Illeana Kirven plays Caroline in Spinning Tree Theatre’s production of ‘Caroline, or Change.’


Civil rights, gospel music, racism, Jewish roots and generational upheaval — it’s all coming to the stage at the Spinning Tree Theatre with the production of “Caroline, Or Change.”

The musical story, set in 1963 Louisiana, chronicles a maid named Caroline and the relationship she fosters with an 8-year-old boy named Noah while working in the basement of the Gellman home. The show takes on the era of the Civil Rights Movement and what it meant for these characters from different cultural backgrounds as the Gellman family is Jewish and Caroline is black. 

“It’s a coming together of religion and race,” said Michael Grayman-Parkhurst, the artistic director and co-founder of Spinning Tree Theatre. It will be presented at Spinning Tree Theatre’s new home at the Johnson County Arts and Heritage Center’s Black Box Theatre, located at 8788 Metcalf Ave. in Overland Park.

The play, which has graced stages on and off Broadway, was a favorite of Grayman-Parkhurst for years and has always been a priority to bring to Spinning Tree Theatre. He and his husband moved from New York City nine years ago with the goal of starting a community theater, and “Caroline, Or Change” came with them — including the New York-based actress playing the title character.

“It’s probably one of our favorite musicals,” said Grayman-Parkhurst, who is Jewish. “This was on our list from the beginning.”

The play and lyrics were written by Pulitzer Prize-winning Tony Kushner and serves as a semi-autobiographical piece about his life growing up as a southern Jewish person. The story takes place in the turbulent 1960s and finds themes that connect people from different backgrounds, while still being relevant today, according to Grayman-Parkhurst.

“[President John F. Kennedy] brought people together,” he said, referencing part of the play dealing with Kennedy’s assassination. “It didn’t matter what race you were.”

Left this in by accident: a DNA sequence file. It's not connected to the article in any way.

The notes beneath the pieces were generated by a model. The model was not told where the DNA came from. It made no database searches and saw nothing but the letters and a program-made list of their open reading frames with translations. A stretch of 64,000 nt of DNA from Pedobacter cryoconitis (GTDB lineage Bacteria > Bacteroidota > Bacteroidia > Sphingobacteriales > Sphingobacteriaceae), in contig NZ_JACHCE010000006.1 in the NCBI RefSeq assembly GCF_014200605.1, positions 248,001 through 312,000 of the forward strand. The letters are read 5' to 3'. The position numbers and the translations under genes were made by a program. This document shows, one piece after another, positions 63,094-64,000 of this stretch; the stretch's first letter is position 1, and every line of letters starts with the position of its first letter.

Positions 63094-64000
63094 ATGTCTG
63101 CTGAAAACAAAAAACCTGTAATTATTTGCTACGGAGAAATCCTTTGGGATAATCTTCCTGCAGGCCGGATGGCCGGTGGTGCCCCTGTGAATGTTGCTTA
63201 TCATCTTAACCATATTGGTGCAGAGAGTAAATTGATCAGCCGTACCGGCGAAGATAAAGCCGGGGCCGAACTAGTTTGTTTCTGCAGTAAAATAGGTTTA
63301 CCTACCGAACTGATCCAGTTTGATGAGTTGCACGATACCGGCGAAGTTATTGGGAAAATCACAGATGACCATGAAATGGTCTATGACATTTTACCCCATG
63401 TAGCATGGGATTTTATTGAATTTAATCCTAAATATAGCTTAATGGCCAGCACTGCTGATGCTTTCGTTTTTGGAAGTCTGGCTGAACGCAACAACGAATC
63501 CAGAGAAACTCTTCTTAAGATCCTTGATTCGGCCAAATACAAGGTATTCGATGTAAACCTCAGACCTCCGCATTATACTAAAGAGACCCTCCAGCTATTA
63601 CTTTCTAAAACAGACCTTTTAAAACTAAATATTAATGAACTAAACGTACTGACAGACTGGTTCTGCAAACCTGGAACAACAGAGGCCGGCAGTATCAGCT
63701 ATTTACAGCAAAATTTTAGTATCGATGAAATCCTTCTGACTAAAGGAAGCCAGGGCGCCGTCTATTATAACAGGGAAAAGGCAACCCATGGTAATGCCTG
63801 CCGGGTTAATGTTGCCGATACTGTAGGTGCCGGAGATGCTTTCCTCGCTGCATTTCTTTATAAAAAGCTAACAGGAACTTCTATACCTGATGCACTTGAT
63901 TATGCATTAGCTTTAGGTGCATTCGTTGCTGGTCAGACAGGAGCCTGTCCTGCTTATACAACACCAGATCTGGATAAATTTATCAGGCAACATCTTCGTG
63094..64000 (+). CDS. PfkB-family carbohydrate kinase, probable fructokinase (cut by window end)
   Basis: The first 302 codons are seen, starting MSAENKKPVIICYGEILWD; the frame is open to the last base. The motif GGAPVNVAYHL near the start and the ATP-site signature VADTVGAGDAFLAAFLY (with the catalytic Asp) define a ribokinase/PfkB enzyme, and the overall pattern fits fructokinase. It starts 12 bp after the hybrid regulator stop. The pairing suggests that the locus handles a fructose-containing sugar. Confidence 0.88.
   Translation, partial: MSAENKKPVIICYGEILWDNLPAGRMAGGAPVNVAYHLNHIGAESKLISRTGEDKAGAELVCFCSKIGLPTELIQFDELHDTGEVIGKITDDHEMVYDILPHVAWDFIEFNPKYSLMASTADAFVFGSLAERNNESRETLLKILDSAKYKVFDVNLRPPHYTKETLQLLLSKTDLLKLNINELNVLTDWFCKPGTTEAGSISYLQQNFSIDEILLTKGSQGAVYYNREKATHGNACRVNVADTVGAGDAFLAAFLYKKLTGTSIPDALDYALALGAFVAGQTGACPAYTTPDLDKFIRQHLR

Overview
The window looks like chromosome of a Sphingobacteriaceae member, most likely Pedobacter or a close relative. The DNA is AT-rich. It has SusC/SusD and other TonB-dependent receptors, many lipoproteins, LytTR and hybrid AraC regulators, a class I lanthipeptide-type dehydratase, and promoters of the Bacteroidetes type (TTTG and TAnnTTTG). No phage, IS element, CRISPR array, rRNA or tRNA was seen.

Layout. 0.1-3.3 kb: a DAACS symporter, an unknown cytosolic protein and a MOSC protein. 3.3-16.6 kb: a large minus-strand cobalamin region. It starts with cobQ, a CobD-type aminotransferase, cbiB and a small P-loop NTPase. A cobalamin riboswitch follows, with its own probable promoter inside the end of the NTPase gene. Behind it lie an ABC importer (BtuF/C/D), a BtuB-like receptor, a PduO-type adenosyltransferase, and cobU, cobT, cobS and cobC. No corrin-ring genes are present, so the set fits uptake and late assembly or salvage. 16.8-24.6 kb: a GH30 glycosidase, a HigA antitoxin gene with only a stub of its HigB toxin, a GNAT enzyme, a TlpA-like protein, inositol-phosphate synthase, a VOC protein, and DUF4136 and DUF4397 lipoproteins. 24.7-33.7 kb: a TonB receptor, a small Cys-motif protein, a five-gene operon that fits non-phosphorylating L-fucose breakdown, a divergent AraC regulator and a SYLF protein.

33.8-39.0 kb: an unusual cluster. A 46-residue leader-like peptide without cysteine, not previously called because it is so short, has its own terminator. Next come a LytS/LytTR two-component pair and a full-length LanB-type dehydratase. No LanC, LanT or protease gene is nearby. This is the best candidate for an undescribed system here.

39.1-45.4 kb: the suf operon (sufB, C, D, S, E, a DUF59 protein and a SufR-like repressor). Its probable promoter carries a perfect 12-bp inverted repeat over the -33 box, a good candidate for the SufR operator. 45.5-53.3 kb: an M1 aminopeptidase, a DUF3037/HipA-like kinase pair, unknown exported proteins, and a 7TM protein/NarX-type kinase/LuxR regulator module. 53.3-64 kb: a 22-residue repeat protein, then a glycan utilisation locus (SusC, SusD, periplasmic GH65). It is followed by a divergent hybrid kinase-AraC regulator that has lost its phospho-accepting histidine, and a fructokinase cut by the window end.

This is the first production of this play to take place in the Kansas City area, according to Grayman-Parkhurst, and it will be a new experience for many local theater-goers. 

Ruth Baum Bigus, who plays the role of Grandma Gellman, says it’s an exciting production to bring to the stage. She said by playing Noah’s grandmother, she and the actor playing Grandpa Gellman, Evan Gamsu, who is also Jewish, get to interject some real-life generational themes through their portrayals.

“It is fun to play a Jewish grandmother, especially since I have not hit that point in my life,” Bigus said. “The Gellmans (the grandparents) bring historic context into this story of a family dealing with radical changes within their circle and in American society. It was a time when Jews and African-Americans joined arm in arm to fight for justice for all people. We continue to battle these same issues today. I am proud to be part of this beautiful piece of theatre and the power it brings.”

The play’s combination of music and dialogue is also a new undertaking for Bigus and offers an intriguing layer for her performance.

“The music is really interesting,” she said. A mixture of blues, gospel, Jewish klezmer and Motown tunes are a part of the musical fabric weaving the show together. 

The layering of musical styles is “incredible,” according to Grayman-Parkhurst and because it is an intimate musical, he believes the size and audience experience at the Spinning Tree Theatre will be particularly fitting. 

But perhaps more than anything, Bigus and Grayman-Parkhurst agree that the message about equal rights, societal change and coming together should be impactful for the audience.

“I think it’s a powerful story that has a lot of relevance even though it is set in 1963,” Bigus said. “You see the birth and desire of the civil rights movement in a personal way.” 

Tickets can be purchased online at or by calling 816-235-6222. The show will run from Nov. 8-24 and a full list of times is available on the theater’s website at It is rated PG-13 and lasts about two hours with an intermission of 15 minutes, according to Spinning Tree Theatre’s website.